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The End of Trial and Error

The RFID Alliance Lab conducted more than 5,000 tests on the 10 commercially available UHF EPC tags. This article, adapted from the lab’s first report, will help companies make smart decisions about which tags are best for their products.
By Daniel Deavours
Feb 01, 2005—All around the world, companies are preparing to deploy RFID systems based on EPCglobal’s Class 1 and Class 0 Electronic Product Code specifications. Many companies are struggling to find the right UHF tag for their particular products. They are placing tags on cases of razors, bottled water, canned soup and myriad other products, and sending the cases round and round on a conveyor. When a tag can’t be read on a particular case, companies change the tag’s location on the case and try again. Most of these tests are unscientific. What’s worse, this trial-and-error approach is time-consuming, labor-intensive and wasteful.

To provide reliable, unbiased information that end users can employ to make decisions about which tags are likely to perform best on particular product types, the RFID Alliance Lab, a not-for-profit facility, tested 10 UHF EPC tags that were available in commercial quantities in October 2004. The tags were from Alien Technology, Avery Dennison, Matrics (now owned by Symbol) and UPM Rafsec.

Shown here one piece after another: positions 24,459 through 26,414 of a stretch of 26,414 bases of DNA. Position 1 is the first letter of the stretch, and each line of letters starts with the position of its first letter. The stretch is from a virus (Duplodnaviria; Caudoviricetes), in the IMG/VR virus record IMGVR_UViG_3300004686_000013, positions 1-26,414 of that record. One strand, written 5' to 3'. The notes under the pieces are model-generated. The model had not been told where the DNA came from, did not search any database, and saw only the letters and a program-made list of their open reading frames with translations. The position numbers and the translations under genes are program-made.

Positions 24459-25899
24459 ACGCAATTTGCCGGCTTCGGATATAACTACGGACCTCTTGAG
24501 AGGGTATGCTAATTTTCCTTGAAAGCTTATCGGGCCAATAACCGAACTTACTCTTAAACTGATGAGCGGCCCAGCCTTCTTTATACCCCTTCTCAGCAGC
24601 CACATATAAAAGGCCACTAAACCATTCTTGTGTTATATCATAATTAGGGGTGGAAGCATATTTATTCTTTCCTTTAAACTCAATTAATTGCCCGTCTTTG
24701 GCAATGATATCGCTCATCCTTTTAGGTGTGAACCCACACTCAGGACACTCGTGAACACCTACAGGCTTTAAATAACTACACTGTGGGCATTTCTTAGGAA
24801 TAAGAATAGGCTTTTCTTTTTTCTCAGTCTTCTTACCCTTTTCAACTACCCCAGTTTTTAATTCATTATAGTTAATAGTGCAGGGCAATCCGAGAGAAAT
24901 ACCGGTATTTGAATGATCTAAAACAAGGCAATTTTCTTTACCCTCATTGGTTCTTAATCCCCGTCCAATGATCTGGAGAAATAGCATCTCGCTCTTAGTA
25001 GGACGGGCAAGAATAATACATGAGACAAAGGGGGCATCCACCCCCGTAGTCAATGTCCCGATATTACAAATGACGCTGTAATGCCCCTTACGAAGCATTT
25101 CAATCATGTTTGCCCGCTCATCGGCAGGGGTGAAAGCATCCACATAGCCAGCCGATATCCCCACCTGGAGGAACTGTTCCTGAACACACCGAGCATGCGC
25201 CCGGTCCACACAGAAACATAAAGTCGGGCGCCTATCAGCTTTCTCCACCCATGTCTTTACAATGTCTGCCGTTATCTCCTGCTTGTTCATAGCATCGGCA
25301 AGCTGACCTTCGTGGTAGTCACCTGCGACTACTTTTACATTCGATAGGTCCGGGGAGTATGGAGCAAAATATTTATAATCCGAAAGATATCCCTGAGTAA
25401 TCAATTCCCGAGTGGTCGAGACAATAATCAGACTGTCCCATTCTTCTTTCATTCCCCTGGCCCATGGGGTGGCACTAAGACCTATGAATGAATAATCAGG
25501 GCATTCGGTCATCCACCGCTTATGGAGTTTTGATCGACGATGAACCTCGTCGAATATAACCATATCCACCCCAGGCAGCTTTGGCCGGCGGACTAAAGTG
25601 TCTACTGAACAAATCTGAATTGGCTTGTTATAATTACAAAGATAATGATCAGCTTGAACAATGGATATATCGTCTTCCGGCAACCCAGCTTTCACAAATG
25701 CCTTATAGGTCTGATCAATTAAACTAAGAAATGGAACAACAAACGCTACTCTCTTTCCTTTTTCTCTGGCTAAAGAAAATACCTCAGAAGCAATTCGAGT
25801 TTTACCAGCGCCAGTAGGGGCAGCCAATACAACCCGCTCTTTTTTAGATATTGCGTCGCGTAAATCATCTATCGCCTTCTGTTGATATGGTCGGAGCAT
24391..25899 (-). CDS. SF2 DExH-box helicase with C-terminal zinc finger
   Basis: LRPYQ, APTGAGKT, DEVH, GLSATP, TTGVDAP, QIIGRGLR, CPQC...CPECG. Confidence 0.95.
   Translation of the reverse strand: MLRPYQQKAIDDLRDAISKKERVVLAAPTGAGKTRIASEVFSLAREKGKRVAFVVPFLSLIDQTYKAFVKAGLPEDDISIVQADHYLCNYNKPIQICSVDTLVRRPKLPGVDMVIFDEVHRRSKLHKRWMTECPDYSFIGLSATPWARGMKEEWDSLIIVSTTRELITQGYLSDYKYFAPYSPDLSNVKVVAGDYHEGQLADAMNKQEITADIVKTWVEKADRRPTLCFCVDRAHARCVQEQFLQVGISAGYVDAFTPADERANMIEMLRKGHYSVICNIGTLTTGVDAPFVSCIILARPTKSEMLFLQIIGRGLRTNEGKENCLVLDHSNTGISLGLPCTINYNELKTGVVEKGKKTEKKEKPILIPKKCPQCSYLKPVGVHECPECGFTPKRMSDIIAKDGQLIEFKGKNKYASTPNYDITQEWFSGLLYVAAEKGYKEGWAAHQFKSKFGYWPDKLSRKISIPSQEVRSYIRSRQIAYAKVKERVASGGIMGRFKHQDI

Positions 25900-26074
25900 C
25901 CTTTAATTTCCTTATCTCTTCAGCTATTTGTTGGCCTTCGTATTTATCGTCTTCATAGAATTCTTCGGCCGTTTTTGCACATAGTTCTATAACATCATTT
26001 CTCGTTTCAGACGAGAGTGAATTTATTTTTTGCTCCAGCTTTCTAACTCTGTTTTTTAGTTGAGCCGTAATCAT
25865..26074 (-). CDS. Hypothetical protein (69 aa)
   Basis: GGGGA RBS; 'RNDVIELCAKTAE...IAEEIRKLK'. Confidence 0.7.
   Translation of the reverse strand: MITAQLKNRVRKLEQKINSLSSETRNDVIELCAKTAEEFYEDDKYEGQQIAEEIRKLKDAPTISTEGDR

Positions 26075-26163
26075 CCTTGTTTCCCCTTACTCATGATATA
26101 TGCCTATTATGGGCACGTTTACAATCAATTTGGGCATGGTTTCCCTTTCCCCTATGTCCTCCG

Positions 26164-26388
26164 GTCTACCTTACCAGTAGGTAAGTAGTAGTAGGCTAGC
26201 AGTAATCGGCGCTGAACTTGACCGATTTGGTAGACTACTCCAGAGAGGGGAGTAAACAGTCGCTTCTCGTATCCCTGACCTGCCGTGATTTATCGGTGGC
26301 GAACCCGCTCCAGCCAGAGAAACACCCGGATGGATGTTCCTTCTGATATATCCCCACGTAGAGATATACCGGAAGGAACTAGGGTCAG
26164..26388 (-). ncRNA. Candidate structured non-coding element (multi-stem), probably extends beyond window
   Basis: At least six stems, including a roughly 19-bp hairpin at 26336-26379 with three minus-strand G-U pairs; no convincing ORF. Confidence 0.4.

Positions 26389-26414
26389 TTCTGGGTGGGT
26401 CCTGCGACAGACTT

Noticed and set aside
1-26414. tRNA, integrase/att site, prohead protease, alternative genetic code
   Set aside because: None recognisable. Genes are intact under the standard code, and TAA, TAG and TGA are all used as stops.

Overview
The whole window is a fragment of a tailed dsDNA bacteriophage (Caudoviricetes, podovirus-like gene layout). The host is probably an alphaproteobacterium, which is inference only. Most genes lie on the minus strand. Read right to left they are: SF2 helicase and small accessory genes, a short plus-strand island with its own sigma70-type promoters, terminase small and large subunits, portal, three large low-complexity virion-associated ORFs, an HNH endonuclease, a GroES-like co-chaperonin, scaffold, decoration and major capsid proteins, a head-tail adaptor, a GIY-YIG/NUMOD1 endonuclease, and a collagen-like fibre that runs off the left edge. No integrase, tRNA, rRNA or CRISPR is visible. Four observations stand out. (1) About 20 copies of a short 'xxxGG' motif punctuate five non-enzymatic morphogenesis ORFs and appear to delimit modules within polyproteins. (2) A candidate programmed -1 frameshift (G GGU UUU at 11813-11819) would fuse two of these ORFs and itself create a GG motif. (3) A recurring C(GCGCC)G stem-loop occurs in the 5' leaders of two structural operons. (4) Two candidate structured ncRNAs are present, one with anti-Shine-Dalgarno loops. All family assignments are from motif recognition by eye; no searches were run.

The lab test results (see graphs) show how each tag performed in “free air”—that is, the tag was not attached to or near any product or surface. These tests provide a baseline for judging the tags. They show how the tags perform under ideal conditions, and since all environmental factors were scientifically controlled, the tests show differences in performance that are attributable only to the design and construction of the tag (some tags are tuned to work near water and don’t work well in free air). Free-air testing also reveals how tags will perform around “easy,” or “RF-friendly,” materials such as dry cardboard containers that are empty or filled with RF-friendly products such as paper towels.

Because water and metal can greatly affect the performance of the tags, we also tested the tags on a metal plate and on an aquarium filled with water. When an RFID tag is placed very close to an object, that object can change the characteristics of the antenna in several ways. Since nearly all RFID tag antennas are resonant (they respond in a narrow frequency band), materials close to antennas can alter their resonant frequency. Antennas on tags designed to work well near some products can be detuned if placed near other products. Materials can also reflect RF energy and interfere with the reader-tag communication. As with the free-air tests, we carefully controlled all of the environmental factors that could affect the results of the metal and water tests. The aim was to ensure that any differences in performance were due to the characteristics and design of the tags and not to external factors, such as electromagnetic interference.
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